The Indian Journal of Pediatrics

, Volume 77, Issue 2, pp 161–165 | Cite as

Depression, anxiety and stress among adolescent students belonging to affluent families: A school-based study

Original Article

Abstract

Objective

To study depression, anxiety and stress (DAS) among adolescent school students belonging to affluent families and the factors associated with high levels of DAS.

Methods

242 adolescent students belonging to class 9–12th selected for the study. DASS-21 questionnaire was used for assessing DAS.

Results

The scores in the three domains (DAS) were found to be remarkably correlated. It was seen that depression was significantly more among the females (mean rank 132.5) than the males (mean rank 113.2), p=0.03. Depression (p=0.025), Anxiety (0.005) and Stress (p<0.001) were all significantly higher among the ‘board classes’ i.e., 10th and 12th as compared to the classes 9th and 11th. All the three (DAS) were found to have an inverse relationship with the academic performance of the students. Depression and Stress were found to be significantly associated with the number of adverse events in the student’s life that occurred in last one year.

Conclusion

A significant proportion of the students were found to be having high levels of DAS and several important factors were found to be associated with them. Proactive steps at the school-level and community-level and steps for improved parent-adolescent communication are needed for amelioration of the problem.

Key words

Depression Anxiety Stress Adolescents Students 

Preview

Unable to display preview. Download preview PDF.

Unable to display preview. Download preview PDF.

References

  1. 1.
    John T, Cherian A. Depressive disorders in the child and adolescent population [editorial]. Indian Pediatr 2001;38:1211–1216.PubMedGoogle Scholar
  2. 2.
    Vijaykumar L. Suicide and its prevention- the urgent need in India. Indian J Psychiatry 2007;49:81–84.CrossRefGoogle Scholar
  3. 3.
    Student Mental Health Working Group. The mental health of students in higher education. Royal College of Psychiatrists; London, 2003.Google Scholar
  4. 4.
    World Health Organization. The world health report 2001 — mental health: new understanding, new hope. Geneva: The World Health Organization; 2001.Google Scholar
  5. 5.
    Lovibond SH, Lovibond PF. Manual for the Depression Anxiety Stress Scales 2nd ed Sydney: Psychology Foundation, 1995.Google Scholar
  6. 6.
    Lovibond SH, Lovibond PF. Depression Anxiety Stress Scale -21 (DASS-21). Available online at: www.psy.unsw.edu.au/dass. Last accessed: October 24, 2008.Google Scholar
  7. 7.
    Lovibond SH, Lovibond PF. Overview of the DASS and its uses. Available online at: www2.psy.unsw.edu.au/Groups/Dass/over.htm. Last accessed: February 15, 2009.Google Scholar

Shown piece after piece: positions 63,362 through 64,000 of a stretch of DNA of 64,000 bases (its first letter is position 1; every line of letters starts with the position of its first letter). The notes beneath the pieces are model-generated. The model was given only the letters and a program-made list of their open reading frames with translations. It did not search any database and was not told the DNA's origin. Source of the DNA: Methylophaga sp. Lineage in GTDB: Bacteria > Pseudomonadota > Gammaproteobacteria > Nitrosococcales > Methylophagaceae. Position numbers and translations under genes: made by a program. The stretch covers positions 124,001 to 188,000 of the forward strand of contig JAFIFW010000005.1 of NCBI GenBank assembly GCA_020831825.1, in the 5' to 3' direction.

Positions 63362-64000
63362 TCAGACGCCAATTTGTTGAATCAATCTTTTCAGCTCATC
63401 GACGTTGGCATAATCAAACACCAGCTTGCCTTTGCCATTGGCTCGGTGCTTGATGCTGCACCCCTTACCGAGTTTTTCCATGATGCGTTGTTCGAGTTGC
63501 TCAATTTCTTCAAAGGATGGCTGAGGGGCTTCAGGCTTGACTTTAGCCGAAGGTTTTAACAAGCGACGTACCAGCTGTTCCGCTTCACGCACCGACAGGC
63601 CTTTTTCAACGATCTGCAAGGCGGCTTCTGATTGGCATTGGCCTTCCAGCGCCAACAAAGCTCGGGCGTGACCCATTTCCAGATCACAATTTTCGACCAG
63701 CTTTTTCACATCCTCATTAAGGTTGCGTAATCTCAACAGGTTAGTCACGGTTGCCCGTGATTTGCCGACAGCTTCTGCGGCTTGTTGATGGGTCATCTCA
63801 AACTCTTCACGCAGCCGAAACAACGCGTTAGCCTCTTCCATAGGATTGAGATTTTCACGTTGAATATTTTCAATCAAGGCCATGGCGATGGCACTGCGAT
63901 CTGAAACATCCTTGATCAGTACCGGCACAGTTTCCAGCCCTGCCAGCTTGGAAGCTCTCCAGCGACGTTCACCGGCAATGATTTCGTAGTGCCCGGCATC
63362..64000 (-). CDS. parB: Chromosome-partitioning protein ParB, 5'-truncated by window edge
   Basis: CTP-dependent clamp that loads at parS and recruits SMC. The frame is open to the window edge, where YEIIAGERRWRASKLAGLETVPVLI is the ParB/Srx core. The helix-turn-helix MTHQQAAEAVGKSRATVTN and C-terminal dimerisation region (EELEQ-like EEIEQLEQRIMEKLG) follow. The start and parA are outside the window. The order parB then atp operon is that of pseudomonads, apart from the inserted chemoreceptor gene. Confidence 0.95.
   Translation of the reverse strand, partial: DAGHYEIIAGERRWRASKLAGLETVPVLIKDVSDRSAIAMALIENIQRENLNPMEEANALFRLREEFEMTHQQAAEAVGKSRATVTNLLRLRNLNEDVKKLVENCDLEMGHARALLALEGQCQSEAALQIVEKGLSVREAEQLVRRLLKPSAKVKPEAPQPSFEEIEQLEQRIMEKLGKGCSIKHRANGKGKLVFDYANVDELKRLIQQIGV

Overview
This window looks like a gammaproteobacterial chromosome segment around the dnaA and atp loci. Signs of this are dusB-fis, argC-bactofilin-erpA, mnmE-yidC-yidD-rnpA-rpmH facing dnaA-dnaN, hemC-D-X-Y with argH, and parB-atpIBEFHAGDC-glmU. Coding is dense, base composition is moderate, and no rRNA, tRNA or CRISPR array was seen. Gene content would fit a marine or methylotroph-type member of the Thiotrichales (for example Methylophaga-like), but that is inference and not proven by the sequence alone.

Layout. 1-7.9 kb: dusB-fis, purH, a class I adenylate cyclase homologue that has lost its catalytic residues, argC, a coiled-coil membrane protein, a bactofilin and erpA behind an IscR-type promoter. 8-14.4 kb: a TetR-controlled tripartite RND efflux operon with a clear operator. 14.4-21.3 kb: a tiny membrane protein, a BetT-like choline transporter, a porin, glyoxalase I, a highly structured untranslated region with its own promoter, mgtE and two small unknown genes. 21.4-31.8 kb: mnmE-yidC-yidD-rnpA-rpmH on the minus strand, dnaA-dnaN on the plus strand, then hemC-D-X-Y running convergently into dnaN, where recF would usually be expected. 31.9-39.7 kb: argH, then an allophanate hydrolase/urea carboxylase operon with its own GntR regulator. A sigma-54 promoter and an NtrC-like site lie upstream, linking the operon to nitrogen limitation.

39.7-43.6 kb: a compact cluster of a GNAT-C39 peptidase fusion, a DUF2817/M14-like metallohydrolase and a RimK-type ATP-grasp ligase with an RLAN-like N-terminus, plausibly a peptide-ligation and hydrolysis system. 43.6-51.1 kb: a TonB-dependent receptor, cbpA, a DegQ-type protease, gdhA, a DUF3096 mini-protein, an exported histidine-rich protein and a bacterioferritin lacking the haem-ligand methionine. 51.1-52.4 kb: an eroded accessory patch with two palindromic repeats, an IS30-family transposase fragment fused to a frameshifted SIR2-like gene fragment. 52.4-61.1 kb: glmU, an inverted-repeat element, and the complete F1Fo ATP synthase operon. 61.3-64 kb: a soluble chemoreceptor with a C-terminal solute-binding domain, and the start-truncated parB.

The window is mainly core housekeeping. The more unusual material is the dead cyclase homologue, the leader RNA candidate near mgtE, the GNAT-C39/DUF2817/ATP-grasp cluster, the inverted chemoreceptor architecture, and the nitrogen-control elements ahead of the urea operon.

8. 8.
    Bayram N, Bilgel N. The prevalence and socio-demographic correlations of depression, anxiety and stress among a group of university students. Soc Psychiatry Psychiatr Epidemiol 2008;43:667–672.CrossRefPubMedGoogle Scholar
  9. 9.
    Vaidya PM, Mulgaonkar KP. Prevalence of depression anxiety & stress in undergraduate medical students & its co relation with their academic performance. Indian J Occu Therapy 2007;39:7–10.Google Scholar
  10. 10.
    Al-Gelban KS. Depression, anxiety and stress among Saudi adolescent school boys. J R Soc Health 2007;127:33–37.CrossRefGoogle Scholar
  11. 11.
    Henry JD, Crawford JR. The short-form version of the Depression Anxiety Stress Scales (DASS-21): Construct validity and normative data in a large non-clinical sample. Br J Clin Psychol 2005;44:227–239.CrossRefPubMedGoogle Scholar
  12. 12.
    Nieuwenhuijsen K, deBoer AGEM, Verbeek JHAM, Blonk RWB, vanDijk FJH. The Depression Anxiety Stress Scales (DASS): detecting anxiety disorder and depression in employees absent from work because of mental health problems. Occup Environ Med 2003;60:i77–i82.CrossRefPubMedGoogle Scholar
  13. 13.
    Psychology Foundation of Australia. DASS publications. Available online at: www2.psy.unsw.edu.au/groups/dass/pub.htm. Last accessed: February 15, 2009.Google Scholar
  14. 14.
    Lowry R. Concepts and Applications of Inferential Statistics. Available online at: www.faculty.vassar.edu/lowry/ch14a.html. Last accessed 22 October, 2008.Google Scholar
  15. 15.
    Dawson B, Trapp RG. Basic and clinical biostatistics 4th ed. Lange Medical Books/McGraw Hill, 2004.Google Scholar
  16. 16.
    Andrews B, Wilding JM. The relation of depression and anxiety to life-stress and achievement in students. Br J Psychol 2004;95:509–521.CrossRefPubMedGoogle Scholar
  17. 17.
    Shiels C, Gabbay M, Exley D. Psychological distress in students registered at a university-based general practice. Prim Care Community Psych 2008;13:9–18.Google Scholar
  18. 18.
    Saluja G, Iachan R, Scheidt PC, Overpeck MD, Sun W, Giedd JN. Prevalence of and risk factors for depressive symptoms among young adolescents. Arch Pediatr Adolesc Med 2004;158:760–765.CrossRefPubMedGoogle Scholar

Copyright information

© Dr. K C Chaudhuri Foundation 2010

Authors and Affiliations

  • Sanjiv K. Bhasin
    • 2
    • 3
  • Rahul Sharma
    • 1
  • N. K. Saini
    • 2
  1. 1.Department of Community MedicineVMMC and Safdarjung HospitalDelhiIndia
  2. 2.Department of Community MedicineUCMS & GTB HospitalDelhiIndia
  3. 3.Department of Community MedicineUniversity College of Medical Sciences and GTB HospitalDelhiIndia

Personalised recommendations